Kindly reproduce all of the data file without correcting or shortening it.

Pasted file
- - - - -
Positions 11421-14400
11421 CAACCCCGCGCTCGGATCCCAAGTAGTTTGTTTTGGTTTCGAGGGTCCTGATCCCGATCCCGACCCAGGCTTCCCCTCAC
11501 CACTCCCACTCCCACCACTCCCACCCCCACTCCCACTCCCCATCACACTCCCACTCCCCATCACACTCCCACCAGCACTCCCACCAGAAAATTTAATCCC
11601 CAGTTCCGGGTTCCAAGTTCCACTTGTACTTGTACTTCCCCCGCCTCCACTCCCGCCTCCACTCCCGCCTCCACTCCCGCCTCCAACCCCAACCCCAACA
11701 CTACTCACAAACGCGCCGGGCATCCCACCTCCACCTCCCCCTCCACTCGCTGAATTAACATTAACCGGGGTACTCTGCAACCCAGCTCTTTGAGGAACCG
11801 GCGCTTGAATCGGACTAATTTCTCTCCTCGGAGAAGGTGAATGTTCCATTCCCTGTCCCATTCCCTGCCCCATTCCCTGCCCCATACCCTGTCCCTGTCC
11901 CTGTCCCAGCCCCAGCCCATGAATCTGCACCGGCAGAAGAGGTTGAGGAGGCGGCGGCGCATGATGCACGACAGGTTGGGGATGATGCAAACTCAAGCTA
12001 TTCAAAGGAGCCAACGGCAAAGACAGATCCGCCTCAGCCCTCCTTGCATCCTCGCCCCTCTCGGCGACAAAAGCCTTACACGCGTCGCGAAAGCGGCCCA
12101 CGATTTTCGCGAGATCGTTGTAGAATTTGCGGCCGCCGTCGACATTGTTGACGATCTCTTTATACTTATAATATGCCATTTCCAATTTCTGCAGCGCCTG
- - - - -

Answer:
Positions 11421-14400
11421 CAACCCCGCGCTCGGATCCCAAGTAGTTTGTTTTGGTTTCGAGGGTCCTGATCCCGATCCCGACCCAGGCTTCCCCTCAC
11501 CACTCCCACTCCCACCACTCCCACCCCCACTCCCACTCCCCATCACACTCCCACTCCCCATCACACTCCCACCAGCACTCCCACCAGAAAATTTAATCCC
11601 CAGTTCCGGGTTCCAAGTTCCACTTGTACTTGTACTTCCCCCGCCTCCACTCCCGCCTCCACTCCCGCCTCCACTCCCGCCTCCAACCCCAACCCCAACA
11701 CTACTCACAAACGCGCCGGGCATCCCACCTCCACCTCCCCCTCCACTCGCTGAATTAACATTAACCGGGGTACTCTGCAACCCAGCTCTTTGAGGAACCG
11801 GCGCTTGAATCGGACTAATTTCTCTCCTCGGAGAAGGTGAATGTTCCATTCCCTGTCCCATTCCCTGCCCCATTCCCTGCCCCATACCCTGTCCCTGTCC
11901 CTGTCCCAGCCCCAGCCCATGAATCTGCACCGGCAGAAGAGGTTGAGGAGGCGGCGGCGCATGATGCACGACAGGTTGGGGATGATGCAAACTCAAGCTA
12001 TTCAAAGGAGCCAACGGCAAAGACAGATCCGCCTCAGCCCTCCTTGCATCCTCGCCCCTCTCGGCGACAAAAGCCTTACACGCGTCGCGAAAGCGGCCCA
12101 CGATTTTCGCGAGATCGTTGTAGAATTTGCGGCCGCCGTCGACATTGTTGACGATCTCTTTATACTTATAATATGCCATTTCCAATTTCTGCAGCGCCTG